The Icelandic Saga of Herrauðr & Bósi, composed sometime before 1350, mentions several tunes played on an instrument called harp:
Herrauðr, son of King Hringr in Eystra-Gautland, went with his friend Bósi to a temple in Bjarmaland to fetch the egg of an enormous bird, and rescued Princess Hleiðr, who was held prisoner there. Of course, Herrauðr fell in love with her. Unfortunately, Hleiðr was then promised by her brother, king Godmundr in Glæsisvellir, as a wife to Siggeir, son of king Harek of Bjarmaland. So, the two heroes slain the king’s harper Sigurðr, take his harp, dress as musicians and go to Hleiðr’s wedding, to kidnap her… The harp was big, so big that a man could stand upright inside.
During the ceremony, Bósi played five tunes on the harp, which carry names: Gýgjarslag, Drömbuð, Hjarrandahljóð, Faldafeykir, and Rammaslag. When he played Faldafeykir (= “Coif-Blower”), the women’s coifs were blown off their heads, and when he played Rammaslag (“the powerful”), the entire court was set into extatic dancing. – In this context, it might be interesting that Morten Levy (1974) suggested a connection between Rammaslag and some dance tunes in the traditional music of Setesdal, Norway, which are called rammeslåt or rammeslag, and are believed to have extatic magical power…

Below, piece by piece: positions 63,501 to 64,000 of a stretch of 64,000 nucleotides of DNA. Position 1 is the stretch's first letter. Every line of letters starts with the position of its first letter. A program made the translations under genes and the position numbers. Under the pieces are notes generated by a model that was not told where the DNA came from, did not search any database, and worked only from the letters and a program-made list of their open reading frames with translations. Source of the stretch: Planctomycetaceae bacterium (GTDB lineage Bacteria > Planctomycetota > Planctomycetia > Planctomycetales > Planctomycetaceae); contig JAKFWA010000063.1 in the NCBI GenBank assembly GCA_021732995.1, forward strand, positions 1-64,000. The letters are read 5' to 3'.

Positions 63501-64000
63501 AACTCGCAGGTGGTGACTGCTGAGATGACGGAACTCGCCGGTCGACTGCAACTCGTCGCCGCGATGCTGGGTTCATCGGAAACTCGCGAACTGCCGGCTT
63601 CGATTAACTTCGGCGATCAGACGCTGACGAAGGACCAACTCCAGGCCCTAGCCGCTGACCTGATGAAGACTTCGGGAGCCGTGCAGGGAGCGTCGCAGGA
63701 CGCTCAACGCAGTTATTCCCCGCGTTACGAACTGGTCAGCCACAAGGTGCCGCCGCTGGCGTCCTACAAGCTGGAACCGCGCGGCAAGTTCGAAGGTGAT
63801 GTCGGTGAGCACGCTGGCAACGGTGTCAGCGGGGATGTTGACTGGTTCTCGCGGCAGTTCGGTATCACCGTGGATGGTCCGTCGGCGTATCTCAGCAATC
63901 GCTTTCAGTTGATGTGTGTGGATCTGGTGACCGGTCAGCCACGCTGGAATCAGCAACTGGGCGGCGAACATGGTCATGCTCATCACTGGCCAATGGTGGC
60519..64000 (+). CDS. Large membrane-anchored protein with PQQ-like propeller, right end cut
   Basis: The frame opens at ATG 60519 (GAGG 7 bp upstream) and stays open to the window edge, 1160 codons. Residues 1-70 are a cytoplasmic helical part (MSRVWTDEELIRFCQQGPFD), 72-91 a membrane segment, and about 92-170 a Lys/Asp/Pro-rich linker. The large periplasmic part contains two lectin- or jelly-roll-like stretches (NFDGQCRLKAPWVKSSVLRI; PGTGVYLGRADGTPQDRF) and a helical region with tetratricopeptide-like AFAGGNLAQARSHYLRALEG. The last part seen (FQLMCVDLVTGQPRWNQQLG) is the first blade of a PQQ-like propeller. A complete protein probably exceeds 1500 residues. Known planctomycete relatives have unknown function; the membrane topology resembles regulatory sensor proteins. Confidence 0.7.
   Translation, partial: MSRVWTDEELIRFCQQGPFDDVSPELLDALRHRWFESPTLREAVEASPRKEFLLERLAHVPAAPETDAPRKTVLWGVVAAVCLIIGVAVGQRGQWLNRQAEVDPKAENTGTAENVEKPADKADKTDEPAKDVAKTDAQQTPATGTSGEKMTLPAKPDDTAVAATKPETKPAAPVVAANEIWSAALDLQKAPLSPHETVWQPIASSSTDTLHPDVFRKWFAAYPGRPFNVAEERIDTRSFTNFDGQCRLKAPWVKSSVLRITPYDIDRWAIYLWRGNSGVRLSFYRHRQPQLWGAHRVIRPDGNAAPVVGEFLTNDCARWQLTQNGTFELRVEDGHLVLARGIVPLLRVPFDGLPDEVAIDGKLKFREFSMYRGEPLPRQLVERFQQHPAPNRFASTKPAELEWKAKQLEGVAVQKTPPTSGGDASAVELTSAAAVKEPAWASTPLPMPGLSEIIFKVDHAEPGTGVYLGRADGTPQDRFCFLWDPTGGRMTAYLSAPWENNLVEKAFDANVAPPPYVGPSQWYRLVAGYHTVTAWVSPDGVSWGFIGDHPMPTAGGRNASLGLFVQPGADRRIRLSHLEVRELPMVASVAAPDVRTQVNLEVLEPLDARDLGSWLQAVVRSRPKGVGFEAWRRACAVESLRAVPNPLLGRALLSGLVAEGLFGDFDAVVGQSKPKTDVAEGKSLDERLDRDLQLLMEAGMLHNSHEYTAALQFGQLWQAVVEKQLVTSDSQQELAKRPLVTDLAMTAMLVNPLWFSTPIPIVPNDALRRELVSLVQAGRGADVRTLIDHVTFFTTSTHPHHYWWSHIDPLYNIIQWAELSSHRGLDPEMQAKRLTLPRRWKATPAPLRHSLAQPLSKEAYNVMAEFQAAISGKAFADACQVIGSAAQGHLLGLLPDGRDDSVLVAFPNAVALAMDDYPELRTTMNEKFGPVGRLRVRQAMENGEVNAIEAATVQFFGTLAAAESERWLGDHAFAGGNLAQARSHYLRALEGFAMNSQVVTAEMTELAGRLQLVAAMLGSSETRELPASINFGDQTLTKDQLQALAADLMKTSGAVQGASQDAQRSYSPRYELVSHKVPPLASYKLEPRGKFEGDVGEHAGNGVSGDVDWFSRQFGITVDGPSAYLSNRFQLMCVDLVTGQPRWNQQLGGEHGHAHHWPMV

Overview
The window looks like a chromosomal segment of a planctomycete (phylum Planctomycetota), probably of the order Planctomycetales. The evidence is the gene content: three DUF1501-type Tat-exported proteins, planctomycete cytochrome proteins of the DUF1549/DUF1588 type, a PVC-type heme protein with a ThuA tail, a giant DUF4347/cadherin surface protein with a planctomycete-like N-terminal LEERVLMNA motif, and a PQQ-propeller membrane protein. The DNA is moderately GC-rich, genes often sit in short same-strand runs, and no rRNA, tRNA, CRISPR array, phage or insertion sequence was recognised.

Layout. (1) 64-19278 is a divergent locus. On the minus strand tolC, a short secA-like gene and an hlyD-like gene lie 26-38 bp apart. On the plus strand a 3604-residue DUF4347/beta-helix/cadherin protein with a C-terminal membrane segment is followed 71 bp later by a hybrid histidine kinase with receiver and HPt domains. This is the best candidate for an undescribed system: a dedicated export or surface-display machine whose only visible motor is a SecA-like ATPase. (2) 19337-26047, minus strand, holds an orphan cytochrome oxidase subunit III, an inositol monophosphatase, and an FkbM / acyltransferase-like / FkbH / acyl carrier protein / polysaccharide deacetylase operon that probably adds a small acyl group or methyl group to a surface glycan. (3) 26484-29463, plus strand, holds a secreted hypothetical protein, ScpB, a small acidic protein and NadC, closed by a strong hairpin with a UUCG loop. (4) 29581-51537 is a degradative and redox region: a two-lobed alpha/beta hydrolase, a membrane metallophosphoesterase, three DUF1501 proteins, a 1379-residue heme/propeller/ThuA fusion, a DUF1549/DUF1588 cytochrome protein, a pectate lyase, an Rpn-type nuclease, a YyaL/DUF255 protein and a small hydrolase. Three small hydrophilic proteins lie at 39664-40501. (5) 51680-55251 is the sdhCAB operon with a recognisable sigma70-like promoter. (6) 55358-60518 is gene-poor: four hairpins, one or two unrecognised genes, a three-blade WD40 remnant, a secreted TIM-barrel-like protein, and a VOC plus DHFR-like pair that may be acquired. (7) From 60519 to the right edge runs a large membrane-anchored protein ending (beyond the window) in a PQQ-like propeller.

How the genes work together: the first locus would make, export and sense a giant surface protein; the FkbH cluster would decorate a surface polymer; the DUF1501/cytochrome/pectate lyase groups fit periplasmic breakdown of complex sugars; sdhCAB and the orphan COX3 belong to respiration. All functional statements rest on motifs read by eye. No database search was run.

Finally, they took the bride, locked her inside the harp, carried the harp down to their ship and went on board…
The entire saga at Heimskringla.no (in Norse and in Norwegian)
Morten Levy (1974): Den stærke slått. Om magisk musik fra sagatiden og dens genklang hos norske spillemænd. Höjbjerg: Wormianum, 154 pp.